1. He’s trending upward
This is Grandy’s 30-year-old season. A couple years back, The Hardball Times killed it with their intense two-part analysis of how baseball players age. They found, among many other things, that for the time period from 1980-2008, a player’s peak is their age 28, 29 and 30 seasons. So enjoy this one, because this is still the time that a five-tool guy like Grandy has it all.
2. He’s underpaid
Grandy is in the middle of a six-year, $30 million contract right now. It’s crazy to say that a $30 million contract makes anyone underpaid, but when you look at his WAR from last season, his being underpaid is objectively true. Grandy’s 7.0 WAR was 8th in the majors last season — ahead of guys like Joey Votto, Adrian Gonzalez, Jose Reyes, and Prince Fielder, all of whom have much bigger contracts.
3. He’s smart
Grandy graduated from the University of Illinois-Chicago — with a double major. …
The Star-Ledger quotes Joba on Lin:
“Hopefully I get a chance to meet him and wish him the best. Just to be able to talk to him and listen to the things that he’s gone through in this short amount of time. If there’s anybody in New York City that knows what he’s going through, it’s me, and I’m very honored to be able to say that.”
Chamberlain’s meteoric rise in 2007 is without doubt the most recent Yankee example of a similar city-wide craze. Joba’s 0.38 ERA (an ERA+ of 1221!) over 24 innings in ’07 captivated the city, and spawned the “Joba Rules” and countless hours of talk radio fodder. Joba’s time with the Yankees has since seen its shares of ups and downs, but count us as optimists: his legacy is yet to be finalized. As Joba works his way back from injury, Chamberlain cautioned Lin:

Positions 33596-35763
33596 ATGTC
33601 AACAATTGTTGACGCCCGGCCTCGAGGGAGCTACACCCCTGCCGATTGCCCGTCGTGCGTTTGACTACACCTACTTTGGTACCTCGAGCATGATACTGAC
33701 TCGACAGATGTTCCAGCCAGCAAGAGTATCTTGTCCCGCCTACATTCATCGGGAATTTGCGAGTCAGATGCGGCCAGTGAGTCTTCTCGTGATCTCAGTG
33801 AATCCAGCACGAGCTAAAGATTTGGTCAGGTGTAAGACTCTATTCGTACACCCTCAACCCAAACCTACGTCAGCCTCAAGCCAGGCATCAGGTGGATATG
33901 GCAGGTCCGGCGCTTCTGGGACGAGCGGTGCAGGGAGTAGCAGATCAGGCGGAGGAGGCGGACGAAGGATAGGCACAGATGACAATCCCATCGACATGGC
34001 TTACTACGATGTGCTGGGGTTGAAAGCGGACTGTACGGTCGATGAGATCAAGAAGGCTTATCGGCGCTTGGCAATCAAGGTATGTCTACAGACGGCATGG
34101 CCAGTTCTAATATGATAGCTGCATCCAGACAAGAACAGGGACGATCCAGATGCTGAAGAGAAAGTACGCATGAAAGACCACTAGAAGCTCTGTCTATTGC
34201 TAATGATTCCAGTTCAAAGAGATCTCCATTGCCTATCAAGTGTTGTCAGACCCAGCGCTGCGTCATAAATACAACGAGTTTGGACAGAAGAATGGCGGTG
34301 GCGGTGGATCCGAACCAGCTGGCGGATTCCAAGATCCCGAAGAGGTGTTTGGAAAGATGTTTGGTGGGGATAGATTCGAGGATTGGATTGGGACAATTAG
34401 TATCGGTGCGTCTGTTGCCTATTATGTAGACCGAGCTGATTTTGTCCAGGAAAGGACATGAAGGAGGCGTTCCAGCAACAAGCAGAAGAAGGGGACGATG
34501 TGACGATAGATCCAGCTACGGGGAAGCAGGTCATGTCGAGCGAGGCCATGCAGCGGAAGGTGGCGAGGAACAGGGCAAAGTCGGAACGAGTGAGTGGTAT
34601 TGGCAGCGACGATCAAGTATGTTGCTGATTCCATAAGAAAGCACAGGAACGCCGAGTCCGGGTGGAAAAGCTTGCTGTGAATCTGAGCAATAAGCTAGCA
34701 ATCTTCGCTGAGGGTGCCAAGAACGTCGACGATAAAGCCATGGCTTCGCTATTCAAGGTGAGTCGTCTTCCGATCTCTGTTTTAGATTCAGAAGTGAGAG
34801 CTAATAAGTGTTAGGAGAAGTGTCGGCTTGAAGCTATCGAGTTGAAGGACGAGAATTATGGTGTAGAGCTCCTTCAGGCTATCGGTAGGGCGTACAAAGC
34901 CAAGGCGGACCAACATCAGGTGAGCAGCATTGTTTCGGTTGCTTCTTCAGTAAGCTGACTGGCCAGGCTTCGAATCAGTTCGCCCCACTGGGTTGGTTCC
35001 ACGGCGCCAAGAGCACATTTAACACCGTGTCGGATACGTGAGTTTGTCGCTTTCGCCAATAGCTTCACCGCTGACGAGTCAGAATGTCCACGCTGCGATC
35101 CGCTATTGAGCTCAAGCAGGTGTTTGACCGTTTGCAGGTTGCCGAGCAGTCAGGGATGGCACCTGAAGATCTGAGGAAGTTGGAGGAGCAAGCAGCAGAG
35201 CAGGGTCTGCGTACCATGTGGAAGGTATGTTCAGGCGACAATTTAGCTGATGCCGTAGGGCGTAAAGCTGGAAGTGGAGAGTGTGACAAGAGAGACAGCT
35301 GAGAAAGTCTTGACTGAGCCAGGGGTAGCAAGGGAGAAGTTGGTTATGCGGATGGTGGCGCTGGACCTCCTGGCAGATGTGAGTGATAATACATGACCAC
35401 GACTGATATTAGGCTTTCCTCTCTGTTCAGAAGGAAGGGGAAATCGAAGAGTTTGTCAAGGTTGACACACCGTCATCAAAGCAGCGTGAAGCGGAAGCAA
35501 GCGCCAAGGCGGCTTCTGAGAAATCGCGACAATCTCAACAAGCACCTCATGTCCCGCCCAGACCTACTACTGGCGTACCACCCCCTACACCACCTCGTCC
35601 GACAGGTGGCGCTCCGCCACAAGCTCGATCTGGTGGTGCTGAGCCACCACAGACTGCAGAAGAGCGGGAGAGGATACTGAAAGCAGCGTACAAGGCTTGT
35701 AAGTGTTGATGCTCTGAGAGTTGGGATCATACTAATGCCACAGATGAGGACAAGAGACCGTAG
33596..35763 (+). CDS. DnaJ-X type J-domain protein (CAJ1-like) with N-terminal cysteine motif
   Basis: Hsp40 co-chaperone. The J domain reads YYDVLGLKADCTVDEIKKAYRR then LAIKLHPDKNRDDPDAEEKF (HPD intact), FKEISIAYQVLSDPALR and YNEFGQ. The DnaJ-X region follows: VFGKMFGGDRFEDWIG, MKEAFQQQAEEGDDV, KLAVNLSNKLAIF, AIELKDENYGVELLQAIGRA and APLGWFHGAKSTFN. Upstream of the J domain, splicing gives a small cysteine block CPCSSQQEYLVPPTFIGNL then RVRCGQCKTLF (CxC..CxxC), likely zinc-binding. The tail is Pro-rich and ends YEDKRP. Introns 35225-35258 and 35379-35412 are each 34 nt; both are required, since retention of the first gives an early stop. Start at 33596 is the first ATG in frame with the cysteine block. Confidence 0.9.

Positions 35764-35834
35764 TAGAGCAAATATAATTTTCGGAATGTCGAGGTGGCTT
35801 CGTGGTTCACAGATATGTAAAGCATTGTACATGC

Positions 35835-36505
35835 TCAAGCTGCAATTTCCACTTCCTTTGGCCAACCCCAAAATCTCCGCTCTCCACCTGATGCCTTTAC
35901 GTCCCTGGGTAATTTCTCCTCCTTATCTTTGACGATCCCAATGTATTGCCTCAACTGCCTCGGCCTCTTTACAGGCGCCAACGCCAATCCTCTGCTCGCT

“Your game of life is long, but your game in basketball and baseball is really short, and you have to be able to take advantage of that.…
Over-Under on A-Rod home runs: 29
If we’re talking about stupid money, what better place to start than lightning A-Rod?
Bill James’ metric is predicting somewhat of a bounce-back season for A-Rod – .277/.373/.497 with 29 homers in 130+ games played – the slash line would equal bumps in both slugging and OBP. But A-Rod’s home runs per plate appearance have declined every season since 2007
- 2007 – 7.6%
- 2008 – 5.9%
- 2009 – 5.6%
- 2010 – 5.0%
- 2011 – 3.7%
Rodriguez’s walk rate improved last season (11%) from 2010 (9.9%), so his plate discipline is still there. Perhaps that translates to the idea that his power output should go back up if he’s healthy and starts swinging again? However, A-Rod has averaged just 124.5 games played and 538 plate appearances per season since 2008. If we’re generous and bump him to 140 games played and 600 plate appearances in 2012, and if we give A-Rod the benefit of the doubt and assume he reverses the downward HR/PA trend (we’ll bump him up to 4%), that still only equals 24 HRs in 2012.…